COLUMBUS, OH - NOVEMBER 24: Ohio State Buckeyes fan Big Nut holds a severed doll head wearing a Michigan helmet during the game against the Michigan Wolverines at Ohio Stadium on November 24, 2012 in Columbus, Ohio. The Buckeyes won 26-21 to finish the season with an unbeaten record of 12-0. (Photo by Joe Robbins/Getty Images)

Geography often proves a tricky companion when intertwined with sports.

The New York Giants and New York Jets, despite their names, find their home in New Jersey. Contrary to their name, the Los Angeles Angels have no ties to Los Angeles County. Stanford and Cal’s potential move to the Atlantic Coast Conference adds to the geographical quirks of collegiate sports.

Given these oddities, perhaps a bit of leniency is due for Ohio State football’s social media team after a humorous geographical slip. Over the weekend, the Buckeyes’ account on X, previously known as Twitter, posted “Arrived for the showdown in the Desert” in reference to Ohio State’s anticipated match against Missouri.

As of Monday morning, the now-infamous tweet has vanished, leaving behind a dead link. The post displayed the Ohio State Buckeyes football team’s official account declaring their arrival in the desert following the team’s touchdown in north Texas.

However, there’s a glaring error in their assertion—the Buckeyes and Tigers are set to clash in the Cotton Bowl in Arlington, Texas, situated within the Dallas-Fort Worth Metroplex, where an average of 38 inches of rain falls annually.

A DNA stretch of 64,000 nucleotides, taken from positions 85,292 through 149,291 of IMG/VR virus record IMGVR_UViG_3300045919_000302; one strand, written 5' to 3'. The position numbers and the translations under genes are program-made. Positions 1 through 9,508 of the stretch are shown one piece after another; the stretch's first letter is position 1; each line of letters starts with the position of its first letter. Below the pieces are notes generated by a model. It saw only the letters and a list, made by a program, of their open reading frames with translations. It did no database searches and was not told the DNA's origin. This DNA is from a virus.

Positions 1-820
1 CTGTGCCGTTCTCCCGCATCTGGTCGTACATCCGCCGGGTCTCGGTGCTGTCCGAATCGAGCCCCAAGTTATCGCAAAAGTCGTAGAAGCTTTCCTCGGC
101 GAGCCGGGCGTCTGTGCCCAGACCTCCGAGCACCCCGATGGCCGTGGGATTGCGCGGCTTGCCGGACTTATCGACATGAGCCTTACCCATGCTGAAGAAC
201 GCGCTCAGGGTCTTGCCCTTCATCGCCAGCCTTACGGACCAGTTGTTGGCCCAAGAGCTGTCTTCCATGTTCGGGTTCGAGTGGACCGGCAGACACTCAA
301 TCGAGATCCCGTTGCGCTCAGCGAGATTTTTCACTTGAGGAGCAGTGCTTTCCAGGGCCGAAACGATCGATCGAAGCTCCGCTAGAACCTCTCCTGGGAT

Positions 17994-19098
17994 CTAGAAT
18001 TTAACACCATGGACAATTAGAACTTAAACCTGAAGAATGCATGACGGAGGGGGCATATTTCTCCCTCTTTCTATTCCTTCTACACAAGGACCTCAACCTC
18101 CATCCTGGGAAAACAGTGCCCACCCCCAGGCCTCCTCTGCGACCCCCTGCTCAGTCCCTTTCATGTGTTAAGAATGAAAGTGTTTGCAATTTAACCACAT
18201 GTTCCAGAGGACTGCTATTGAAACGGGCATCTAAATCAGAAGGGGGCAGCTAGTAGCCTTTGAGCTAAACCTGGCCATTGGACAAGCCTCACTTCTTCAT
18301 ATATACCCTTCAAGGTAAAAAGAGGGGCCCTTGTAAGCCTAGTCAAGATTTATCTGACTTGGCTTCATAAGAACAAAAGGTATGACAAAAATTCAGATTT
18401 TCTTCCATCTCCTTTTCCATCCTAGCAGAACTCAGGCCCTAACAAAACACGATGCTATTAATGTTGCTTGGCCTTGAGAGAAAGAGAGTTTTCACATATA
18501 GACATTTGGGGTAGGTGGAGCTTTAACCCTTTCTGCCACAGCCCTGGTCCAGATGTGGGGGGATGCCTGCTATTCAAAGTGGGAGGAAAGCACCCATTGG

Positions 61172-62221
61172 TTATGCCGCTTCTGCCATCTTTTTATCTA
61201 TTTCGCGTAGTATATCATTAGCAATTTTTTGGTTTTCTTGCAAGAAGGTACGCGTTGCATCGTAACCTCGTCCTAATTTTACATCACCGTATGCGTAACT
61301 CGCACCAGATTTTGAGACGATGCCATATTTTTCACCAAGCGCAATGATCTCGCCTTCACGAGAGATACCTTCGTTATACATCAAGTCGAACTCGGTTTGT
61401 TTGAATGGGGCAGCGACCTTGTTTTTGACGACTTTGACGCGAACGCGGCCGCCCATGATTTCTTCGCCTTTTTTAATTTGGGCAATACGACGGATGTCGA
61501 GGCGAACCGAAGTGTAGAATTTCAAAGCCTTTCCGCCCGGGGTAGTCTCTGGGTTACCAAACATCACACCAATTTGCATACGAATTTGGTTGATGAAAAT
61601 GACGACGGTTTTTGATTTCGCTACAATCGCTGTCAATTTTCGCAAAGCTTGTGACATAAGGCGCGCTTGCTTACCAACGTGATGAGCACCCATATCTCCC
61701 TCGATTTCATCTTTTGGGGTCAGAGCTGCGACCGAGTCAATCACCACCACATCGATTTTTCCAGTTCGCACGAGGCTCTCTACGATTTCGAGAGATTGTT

Social media users within the college football sphere weren’t quick to forgive this geographical faux pas, showcasing some of the most amusing reactions.

Interestingly, Ohio State’s most recent rendezvous with a genuine desert occurred on Dec. 28, 2019, during a College Football Playoff semifinal against Clemson at the Fiesta Bowl in Glendale, Ariz.

While the Cotton Bowl stadium remains in Dallas, the Cotton Bowl game has called Arlington its home since 2010, situated roughly 20 miles to the west.

Perhaps it’s time someone informed the Ohio State administration of their geographical mix-up?

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